“Reality is always more bizarre and outrageous than anything that you could make up as fiction. There were true elements that were truly gifts to a writer. For example the weighing machine. No one would dare make that up! And here’s Diana, with the condition that she had, and she’s weighed in and weighed out. The things that seem most unbelievable were mostly true,” says Knight.

In the movie, Diana is asked to weigh herself upon arrival to Sandringham House. This is a real tradition started by King Edward VII, where all the guests are weighed at the beginning of the holiday and at the end. Weight gain was seen as proof that a good time was had. But when you force this tradition onto someone with an eating disorder, it turns into a nightmare.

Knight refers to the film as a fable, but it starts to delve into the horror realm, taking on dark, nightmarish tones in one particular dinner scene with the royal family. As Diana and the others eat pea soup, she’s wearing a pearl necklace given to her by her husband. The problem is that she’s discovered Charles gave his mistress, Camilla Parker Bowles, the same exact necklace. During the fantasy scene, Diana rips off her pearls, causing them to fall into her soup. She proceeds to chomp on them with a horrific crunch. I asked Knight about his intensions with the scene.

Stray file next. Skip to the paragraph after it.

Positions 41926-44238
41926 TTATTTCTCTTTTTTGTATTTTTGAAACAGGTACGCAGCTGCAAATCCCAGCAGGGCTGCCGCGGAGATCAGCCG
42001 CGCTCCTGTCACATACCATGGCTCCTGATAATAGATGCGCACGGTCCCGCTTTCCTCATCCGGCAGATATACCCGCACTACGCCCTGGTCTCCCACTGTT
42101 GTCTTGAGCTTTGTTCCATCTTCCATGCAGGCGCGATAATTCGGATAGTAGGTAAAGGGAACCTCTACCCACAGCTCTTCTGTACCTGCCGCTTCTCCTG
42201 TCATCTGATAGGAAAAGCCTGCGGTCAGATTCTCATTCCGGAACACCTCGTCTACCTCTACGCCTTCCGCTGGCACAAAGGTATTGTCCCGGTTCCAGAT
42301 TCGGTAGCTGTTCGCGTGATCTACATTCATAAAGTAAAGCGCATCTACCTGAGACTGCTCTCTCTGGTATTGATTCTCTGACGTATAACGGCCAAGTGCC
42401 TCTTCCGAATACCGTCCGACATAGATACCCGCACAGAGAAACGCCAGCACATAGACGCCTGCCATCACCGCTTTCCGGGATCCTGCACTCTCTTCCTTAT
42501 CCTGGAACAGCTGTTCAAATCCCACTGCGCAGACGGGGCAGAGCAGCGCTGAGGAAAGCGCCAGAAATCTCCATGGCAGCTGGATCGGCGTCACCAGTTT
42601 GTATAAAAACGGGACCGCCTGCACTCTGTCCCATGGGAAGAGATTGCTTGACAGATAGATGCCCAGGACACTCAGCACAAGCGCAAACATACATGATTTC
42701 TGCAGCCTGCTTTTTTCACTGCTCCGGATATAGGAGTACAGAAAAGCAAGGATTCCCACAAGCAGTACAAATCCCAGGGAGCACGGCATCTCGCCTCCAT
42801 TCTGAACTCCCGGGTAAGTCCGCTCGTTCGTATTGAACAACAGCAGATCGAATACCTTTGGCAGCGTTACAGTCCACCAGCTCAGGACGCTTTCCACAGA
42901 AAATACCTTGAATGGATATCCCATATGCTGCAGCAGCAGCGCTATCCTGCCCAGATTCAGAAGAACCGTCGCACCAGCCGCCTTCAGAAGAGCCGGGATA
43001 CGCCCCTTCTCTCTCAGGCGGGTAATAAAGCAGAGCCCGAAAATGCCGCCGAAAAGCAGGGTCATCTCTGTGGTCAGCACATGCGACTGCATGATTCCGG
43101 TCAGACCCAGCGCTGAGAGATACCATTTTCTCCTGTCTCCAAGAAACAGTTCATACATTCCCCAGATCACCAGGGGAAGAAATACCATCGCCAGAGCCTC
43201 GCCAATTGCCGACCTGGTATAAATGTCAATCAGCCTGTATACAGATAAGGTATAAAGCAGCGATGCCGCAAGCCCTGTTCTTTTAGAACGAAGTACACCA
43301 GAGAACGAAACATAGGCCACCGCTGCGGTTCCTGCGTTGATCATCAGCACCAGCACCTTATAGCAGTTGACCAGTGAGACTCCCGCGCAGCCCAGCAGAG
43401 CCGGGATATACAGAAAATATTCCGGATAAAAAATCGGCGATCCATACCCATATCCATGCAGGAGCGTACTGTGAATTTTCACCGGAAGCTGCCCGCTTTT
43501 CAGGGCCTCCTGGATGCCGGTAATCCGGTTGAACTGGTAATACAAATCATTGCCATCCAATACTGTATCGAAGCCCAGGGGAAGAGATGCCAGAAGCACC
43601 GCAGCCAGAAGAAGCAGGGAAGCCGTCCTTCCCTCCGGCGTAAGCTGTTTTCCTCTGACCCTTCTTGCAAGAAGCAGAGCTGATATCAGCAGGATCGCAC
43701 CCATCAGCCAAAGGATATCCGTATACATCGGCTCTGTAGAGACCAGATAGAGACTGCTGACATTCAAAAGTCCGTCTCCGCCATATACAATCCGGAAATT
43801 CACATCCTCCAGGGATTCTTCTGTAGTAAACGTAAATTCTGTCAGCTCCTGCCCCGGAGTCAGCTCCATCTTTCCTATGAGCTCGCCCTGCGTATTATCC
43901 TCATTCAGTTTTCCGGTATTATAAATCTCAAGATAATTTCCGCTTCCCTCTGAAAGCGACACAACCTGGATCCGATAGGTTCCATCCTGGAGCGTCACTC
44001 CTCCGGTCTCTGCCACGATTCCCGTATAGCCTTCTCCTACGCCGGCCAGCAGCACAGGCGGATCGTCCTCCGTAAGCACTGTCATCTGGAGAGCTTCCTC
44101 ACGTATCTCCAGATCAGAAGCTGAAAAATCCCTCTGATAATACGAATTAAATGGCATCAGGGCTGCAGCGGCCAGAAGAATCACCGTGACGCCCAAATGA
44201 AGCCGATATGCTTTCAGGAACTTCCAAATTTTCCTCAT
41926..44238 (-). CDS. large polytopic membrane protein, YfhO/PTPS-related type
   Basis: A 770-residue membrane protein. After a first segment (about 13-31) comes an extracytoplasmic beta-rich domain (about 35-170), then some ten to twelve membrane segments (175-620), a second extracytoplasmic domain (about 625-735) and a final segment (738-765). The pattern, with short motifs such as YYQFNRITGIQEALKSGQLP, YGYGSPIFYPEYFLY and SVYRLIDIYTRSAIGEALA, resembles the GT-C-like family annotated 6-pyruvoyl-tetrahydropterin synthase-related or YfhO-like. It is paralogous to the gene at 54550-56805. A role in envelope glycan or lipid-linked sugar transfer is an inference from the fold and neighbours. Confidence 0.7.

“That scene is fable. Because she’s not well, it gives us permission – when we see the world through her eyes – to see things metaphorically, allegorically. I think every member of that family is obliged to absorb, to take things in, to just do it – they have to do it, it’s their duty to do these particular things on certain days every single year.”

Knight added that for Diana, the very act of swallowing food was something she would rebel against by later vomiting it up.

“It’s almost like that [act of regurgitation] represents something about her personality as well: she absorbs it, but she can’t keep it. I wanted to express that visually and I quite liked the idea of the white pearls in the green soup. Pablo [Larraín, the director] is an absolute master at turning that into something special,” says Knight.

Kristen Stewart as Princess Diana in ‘Spencer.’ Credit: Neon.

Knight uses scenes like these as a way to get into the mind of his protagonist. Through research, he says he gathered as many facts about the weekend as possible and used them as a framework to support the scenes that are more fantasy.